It happens to the best of us. Words that we use regularly like to hang out in our subconscious. And some linger for longer than others, eventually making their way into our writing through our natural flow of words.
The thing is, if we use certain words or phrases over and over, they start to lose individual impact. And that, sprinkled too much over the whole, weakens the entire body of writing.
This is especially true if you have a set of words you’re required to include in the document (like keywords for search engine purposes). You know you have to use these words, but when a reader sees them too many times, they see through it and you lose their trust. No one likes being sold to.
To avoid too much word repetition, consider the following tips, and you’ll be sure to dodge the habit of sounding like a broken record.
If you’re repeating a sentence for the sake of solidifying a point, or to bring the reader back to the original idea, take a sentence you’ve already written and re-structure it completely. Present your points in a different order. Try to replace as many of the words as you can with new ones that say the same thing. Not only will this solve the repetition problem, it will add a more dynamic rhythm to the structure of your writing — which makes reading much more interesting.
Use a thesaurus.
This tactic is known to be taken a little too far at times. And it becomes obvious in the writing — so use it sparingly. Look up one of your commonly used words and find it a fitting new replacement. Just try not to choose something too obscure, because that will very noticeably show who you consulted for your word choice.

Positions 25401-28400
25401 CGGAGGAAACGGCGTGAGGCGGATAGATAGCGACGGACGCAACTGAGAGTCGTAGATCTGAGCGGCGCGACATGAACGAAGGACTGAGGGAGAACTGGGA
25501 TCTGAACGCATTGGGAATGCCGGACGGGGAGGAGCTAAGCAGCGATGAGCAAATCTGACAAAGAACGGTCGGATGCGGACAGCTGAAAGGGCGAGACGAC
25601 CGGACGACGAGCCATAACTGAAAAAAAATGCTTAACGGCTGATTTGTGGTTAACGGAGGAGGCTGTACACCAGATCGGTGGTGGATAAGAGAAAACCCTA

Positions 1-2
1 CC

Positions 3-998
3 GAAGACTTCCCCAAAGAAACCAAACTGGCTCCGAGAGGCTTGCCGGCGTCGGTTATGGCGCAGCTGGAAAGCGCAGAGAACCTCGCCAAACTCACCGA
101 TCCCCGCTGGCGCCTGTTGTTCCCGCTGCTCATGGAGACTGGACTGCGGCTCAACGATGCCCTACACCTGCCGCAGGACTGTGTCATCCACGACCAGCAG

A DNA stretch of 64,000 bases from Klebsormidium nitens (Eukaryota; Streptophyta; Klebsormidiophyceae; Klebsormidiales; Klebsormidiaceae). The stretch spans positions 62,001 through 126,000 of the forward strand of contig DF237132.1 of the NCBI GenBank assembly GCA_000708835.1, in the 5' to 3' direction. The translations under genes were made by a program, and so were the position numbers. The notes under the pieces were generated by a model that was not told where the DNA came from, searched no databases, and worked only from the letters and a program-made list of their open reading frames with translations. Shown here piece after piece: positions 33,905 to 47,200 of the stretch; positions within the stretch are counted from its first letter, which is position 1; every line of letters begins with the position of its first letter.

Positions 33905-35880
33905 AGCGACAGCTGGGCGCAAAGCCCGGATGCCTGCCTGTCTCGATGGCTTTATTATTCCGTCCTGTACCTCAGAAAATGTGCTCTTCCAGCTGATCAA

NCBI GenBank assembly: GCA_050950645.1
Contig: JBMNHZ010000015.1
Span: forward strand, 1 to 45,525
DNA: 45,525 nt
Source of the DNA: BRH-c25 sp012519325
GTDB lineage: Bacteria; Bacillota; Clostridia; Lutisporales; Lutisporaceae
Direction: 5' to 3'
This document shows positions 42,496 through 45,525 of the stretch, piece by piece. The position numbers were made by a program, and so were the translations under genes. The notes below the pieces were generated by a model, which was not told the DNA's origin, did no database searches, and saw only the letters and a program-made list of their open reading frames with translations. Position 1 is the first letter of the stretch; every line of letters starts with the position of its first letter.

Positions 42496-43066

Read your writing out loud.
This is a great habit to develop for more than just avoiding repetition. When you read what you wrote out loud, you hear how it sounds. It’s easy to lose track of this while you’re in the heat of the moment typing away before your brilliance disappears. So when you do revisit your words, say them out loud and hear how well they blend together. You’d be surprised at what you’ll hear.
Break it up.
Run-on sentences are by far the most commonly corrected errors editors encounter. Break up your sentences. Turn one long thought into two or three shorter ones. This way, you’ll inadvertently deal with repetition. And you’ll see what deserves to stay and what can afford to go. Plus you’ll add cadence to your writing that will make it easier to absorb. A nice combination of short and long sentences is more impactful than just one or the other.
Editors and proofreaders, in addition to their multitude of talents, are trained to watch for repetition as well as grammatical errors. If you’re still struggling with this even after applying these tips, professional editing services can help you out.